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Structured Treatment Interruption Study: final results Swiss Cohort Study
  "A Prospective Trial of Structured Treatment Interruptions in Human Immunodeficiency Virus Infection"
Archives of Internal Medicine. May 26, 2003. Vol 163, No 10, 1220-1226 Catherine Fagard, MD et al for the Swiss HIV Cohort Study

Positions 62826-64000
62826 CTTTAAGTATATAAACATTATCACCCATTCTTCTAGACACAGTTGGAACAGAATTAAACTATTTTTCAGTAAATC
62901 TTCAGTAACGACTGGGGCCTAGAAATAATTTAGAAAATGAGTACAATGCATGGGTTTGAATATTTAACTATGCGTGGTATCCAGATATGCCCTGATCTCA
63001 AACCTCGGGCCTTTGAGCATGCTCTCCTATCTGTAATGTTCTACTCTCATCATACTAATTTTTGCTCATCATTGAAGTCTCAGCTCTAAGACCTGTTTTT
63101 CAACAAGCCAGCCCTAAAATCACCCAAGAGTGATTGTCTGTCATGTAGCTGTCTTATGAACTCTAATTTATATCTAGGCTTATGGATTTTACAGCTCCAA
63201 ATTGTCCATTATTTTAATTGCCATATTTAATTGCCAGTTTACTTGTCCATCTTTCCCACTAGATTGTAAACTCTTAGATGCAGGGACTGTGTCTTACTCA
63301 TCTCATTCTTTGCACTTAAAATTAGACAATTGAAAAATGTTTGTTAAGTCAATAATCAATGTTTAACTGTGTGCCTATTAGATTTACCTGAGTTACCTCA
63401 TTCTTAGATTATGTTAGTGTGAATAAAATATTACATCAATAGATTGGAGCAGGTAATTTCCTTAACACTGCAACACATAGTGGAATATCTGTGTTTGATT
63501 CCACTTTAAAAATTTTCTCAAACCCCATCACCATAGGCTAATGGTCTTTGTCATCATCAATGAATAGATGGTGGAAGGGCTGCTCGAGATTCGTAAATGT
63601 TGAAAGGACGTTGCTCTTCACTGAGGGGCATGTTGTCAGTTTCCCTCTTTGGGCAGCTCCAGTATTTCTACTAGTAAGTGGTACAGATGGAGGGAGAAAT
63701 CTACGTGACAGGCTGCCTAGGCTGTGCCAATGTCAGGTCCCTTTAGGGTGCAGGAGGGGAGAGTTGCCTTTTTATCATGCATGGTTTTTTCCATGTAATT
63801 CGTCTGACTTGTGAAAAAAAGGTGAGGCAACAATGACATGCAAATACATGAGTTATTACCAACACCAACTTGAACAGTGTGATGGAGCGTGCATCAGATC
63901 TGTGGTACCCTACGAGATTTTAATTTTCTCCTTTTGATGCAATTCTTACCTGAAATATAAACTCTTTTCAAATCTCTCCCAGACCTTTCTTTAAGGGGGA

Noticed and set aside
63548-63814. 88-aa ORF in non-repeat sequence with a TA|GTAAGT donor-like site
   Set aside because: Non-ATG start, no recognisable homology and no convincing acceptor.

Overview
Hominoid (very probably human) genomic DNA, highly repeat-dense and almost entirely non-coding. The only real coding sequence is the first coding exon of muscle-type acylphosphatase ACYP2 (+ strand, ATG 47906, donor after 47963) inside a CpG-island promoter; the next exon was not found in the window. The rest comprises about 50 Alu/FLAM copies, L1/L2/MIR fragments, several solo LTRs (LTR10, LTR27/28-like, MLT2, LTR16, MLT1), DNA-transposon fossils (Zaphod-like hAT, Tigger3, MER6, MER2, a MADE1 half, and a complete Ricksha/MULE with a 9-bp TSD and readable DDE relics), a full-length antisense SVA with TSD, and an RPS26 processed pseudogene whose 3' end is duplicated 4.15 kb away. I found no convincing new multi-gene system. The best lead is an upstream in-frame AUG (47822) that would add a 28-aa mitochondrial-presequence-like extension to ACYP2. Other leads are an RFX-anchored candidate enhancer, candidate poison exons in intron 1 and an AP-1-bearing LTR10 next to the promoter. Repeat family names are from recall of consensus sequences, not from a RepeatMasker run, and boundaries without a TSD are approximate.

comments from Jules Levin: This study on STIs has been reported countless times at conferences as well as when I had the prime auther Bernard Hirschel on my radio show 2 years ago. The final paper is published this month in this journal and here is the abstract telling us of the study findings. At this point the research community and I hope doctors treating patients realize full well that there is no real evidence that taking structured treatment interruptions has a significant benefit in terms of stimulating an immune response (autovaccination) that will control HIV when the patient is off therapy. It is generally accepted that these interruptions to treatment can, however, be unsafe to patients. There is a risk that HIV drug resistance can develop, particularly if a patient is on an NNRTI regimen since NNRTIs remain the blood at decreasing levels for several days after stopping a regimen. If patients had underlying HIV drug resistance that is being suppressed by their current regimen, repeated interruptions of therapy may lead to the emergence of drug resistance. Although the study described in this article did not find HIV drug resistance as a problem other studies have found this problem. Studies show that therapy interuptions can risk CD4 count decreases to levels where patients could be at risk for opportunistic infections. There is also the risk that once viral load rebounds off therapy that the patient may not be able to resuppress viral load. There is no evidence from studies to support that time-limited interruptions of therapy will have a large and lasting impact on elevated lipids (cholesterol, triglycerides, etc) or on body changes. If a patient is not going to be adherent and may therefore develop resistance to the HAART regimen they are on it may be of benefit to consider an interruption. If a patient wants to interrupt therapy it is important to discuss it with the doctor/care provider and to be aware of the risks involved. Many patients started HAART when their CD4 counts were over 500 because the older Public Health Service Guidelines recommended that. More recent Guidelines recommend HAART when CD4s are 350. Of course when to begin therapy is a personal decision between patient and doctor. Some prefer to begin therapy earlier and some prefer to delay therapy. There are few clear answers regarding the long-term benefits and outcomes regarding health and survival based on when a person starts therapy. Studies have found that waiting to begin therapy until CD4s are 200 can have increased risks to long-term outcome. Some studies show that patients beginning therapy when CD4s are over 500 have better longer-term outcomes in terms of health & survival. While some studies show that waiting until CD4s are 350 yields similar outcomes as beginning at 500. However, if a patient started therapy when CD4s were 500 or more because the PHS Guidelines recommended that the considerations in whether to interrupt therapy may be different than described above regarding STIs in other types of situations. There may still be risks regarding HIV drug resistance.